The Washington Suburban Sanitary Commission (WSSC) provides water and sewer service to nearly 1,000 square miles in Prince George’s and Montgomery counties in Maryland. Established in 1918, WSSC is one of the largest water and wastewater utilities in the nation, with a network of nearly 5,600 miles of fresh water pipeline and over 5,400 miles of sewer pipeline. WSSC supplies water and sewer service to 1.8 million residents in approximately 460,000 households and businesses.
In addition to the water and sewer pipeline systems, WSSC operates 3 reservoirs, the Triadelphia, Rocky Gorge, and Little Seneca, that have a total holding capacity of 14 billion gallons. A regional reservoir, the Jennings Randolph Reservoir, holds an additional 13 billion gallons of water is shared with the other two regional water utilities, Fairfax Water and the Washington Aqueduct.
WSSC also operates 2 water filtration and treatment plants – The Patuxent (max 56 million gallons per day and the Potomac (max 285 million gallons a day) plants that together produce an average of 167 million gallons per day of safe drinking water. Despite the recent brown or rust colored water problems reported over the past 6 months in Montgomery County, the water reportedly remains safe if unappealing. The brown water problem is become symbolic of the problems with WSSC. About 15 years ago WSSC ceased flushing the water distribution system with chlorine each spring.
Though WSSC operates 6 wastewater treatment plants – Western Branch, Piscataway, Parkway, Seneca, Damascus, and Hyattstown with a total capacity to handle 71.08 million gallons of wastewater per day, most of their waste water is treated at Blue Plains. The Blue Plains Advanced Wastewater Treatment Plant, operated by DC Water, handles as much as an additional 169 million gallons a day of waste water under a cost sharing agreement with the WSSC, treating on average approximately 65% of WSSC’s wastewater annually.
When WSSC was founded Prince George’s and Montgomery counties were mostly rural. The utility was overseen by the two County Councils. During the 1960s and continuing through the late 1980s, WSSC experienced growth rates that were unprecedented. For most of that time WSSC charged only nominal fees for new customers to join the system instead of the actual cost to run the piping, instead WSSC used debt to finance the expansion of the system. In the mistaken belief that growth and increasing revenues would solve the debt problem. However, by the end of the last century, debt service (principal and interest) on bonds used to finance the system expansion accounted for one-half of WSSC’s total revenues and revenues were falling.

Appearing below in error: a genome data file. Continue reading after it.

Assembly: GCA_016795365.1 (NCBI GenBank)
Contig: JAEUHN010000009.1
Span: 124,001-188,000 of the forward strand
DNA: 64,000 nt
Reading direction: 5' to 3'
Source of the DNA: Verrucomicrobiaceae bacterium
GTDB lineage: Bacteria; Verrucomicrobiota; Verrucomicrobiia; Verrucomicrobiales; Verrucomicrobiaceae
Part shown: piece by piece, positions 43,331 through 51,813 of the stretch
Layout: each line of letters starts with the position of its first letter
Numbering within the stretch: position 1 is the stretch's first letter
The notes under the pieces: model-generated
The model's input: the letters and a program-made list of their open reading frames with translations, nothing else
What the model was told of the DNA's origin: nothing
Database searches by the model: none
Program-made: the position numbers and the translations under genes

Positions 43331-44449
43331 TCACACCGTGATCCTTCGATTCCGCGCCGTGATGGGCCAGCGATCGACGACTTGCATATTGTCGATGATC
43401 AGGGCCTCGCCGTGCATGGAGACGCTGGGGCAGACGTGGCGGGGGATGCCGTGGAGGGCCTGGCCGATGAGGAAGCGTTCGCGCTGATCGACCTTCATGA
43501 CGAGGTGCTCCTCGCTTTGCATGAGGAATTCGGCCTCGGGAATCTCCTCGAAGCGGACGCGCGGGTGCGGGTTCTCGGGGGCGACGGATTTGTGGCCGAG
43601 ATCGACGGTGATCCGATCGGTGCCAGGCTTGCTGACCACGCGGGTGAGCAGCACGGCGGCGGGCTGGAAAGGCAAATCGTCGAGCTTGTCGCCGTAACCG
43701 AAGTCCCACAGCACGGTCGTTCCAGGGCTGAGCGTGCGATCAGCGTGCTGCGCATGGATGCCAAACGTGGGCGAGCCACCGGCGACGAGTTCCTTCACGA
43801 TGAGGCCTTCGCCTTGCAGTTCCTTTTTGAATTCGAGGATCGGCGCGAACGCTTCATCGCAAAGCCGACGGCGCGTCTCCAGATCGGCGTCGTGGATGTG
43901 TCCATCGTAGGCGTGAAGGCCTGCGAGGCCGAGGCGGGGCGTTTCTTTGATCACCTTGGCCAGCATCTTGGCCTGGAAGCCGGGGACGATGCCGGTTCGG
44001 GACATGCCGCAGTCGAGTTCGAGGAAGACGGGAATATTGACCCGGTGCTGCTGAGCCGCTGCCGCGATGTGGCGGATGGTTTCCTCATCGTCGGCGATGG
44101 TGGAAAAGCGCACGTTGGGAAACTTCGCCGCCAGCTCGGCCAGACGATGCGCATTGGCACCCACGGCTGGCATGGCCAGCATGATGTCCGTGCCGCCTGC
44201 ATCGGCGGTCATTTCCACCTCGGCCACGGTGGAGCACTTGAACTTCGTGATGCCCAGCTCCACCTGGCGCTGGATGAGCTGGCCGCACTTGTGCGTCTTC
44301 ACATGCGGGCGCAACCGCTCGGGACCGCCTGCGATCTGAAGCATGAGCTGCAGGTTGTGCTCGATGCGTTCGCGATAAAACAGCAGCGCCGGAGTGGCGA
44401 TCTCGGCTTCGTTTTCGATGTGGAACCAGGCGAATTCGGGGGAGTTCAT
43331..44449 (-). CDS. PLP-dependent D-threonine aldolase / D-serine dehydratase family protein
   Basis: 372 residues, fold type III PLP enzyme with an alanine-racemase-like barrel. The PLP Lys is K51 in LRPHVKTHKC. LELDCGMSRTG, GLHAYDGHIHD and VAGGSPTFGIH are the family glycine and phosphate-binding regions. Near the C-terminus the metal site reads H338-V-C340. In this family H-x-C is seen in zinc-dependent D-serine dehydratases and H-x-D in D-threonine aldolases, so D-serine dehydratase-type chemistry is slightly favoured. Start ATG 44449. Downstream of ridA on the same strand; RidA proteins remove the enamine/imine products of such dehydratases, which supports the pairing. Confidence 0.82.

While WSSC was incurring a pile of debt to expand the system, the differences between the commissioners appointed by Prince George’s and Montgomery counties resulted in deadlocked decision-making, preventing the needed investment in repairing, replacing and rehabilitating the oldest parts of WSSC’s water and sewer systems, which were approaching the end of their useful life. WSSC had also lost a class action suit when they tried to impose increased hookup charges and capital charges as a System Expansion Offset Charge. In its 1984 decision, the court found that WSSC did not have the authority to adopt the charge and that the System Expansion Offset Charge as adopted was unreasonable.
Though the General Assembly finally gave WSSC the explicit authority to impose a system expansion charge, but by that time WSSC had already inherited a legacy of debt-financed expansion costs and an operating culture that did not have preventive maintenance and viewed inappropriate cutting of system maintenance and upgrade as cost savings, rather than what they were. No investment in the infrastructure took place unless it broke or was a mandated upgrade by the regulators. The majority of the investment in the systems was spent at the central waste water treatment plants and water treatment plants.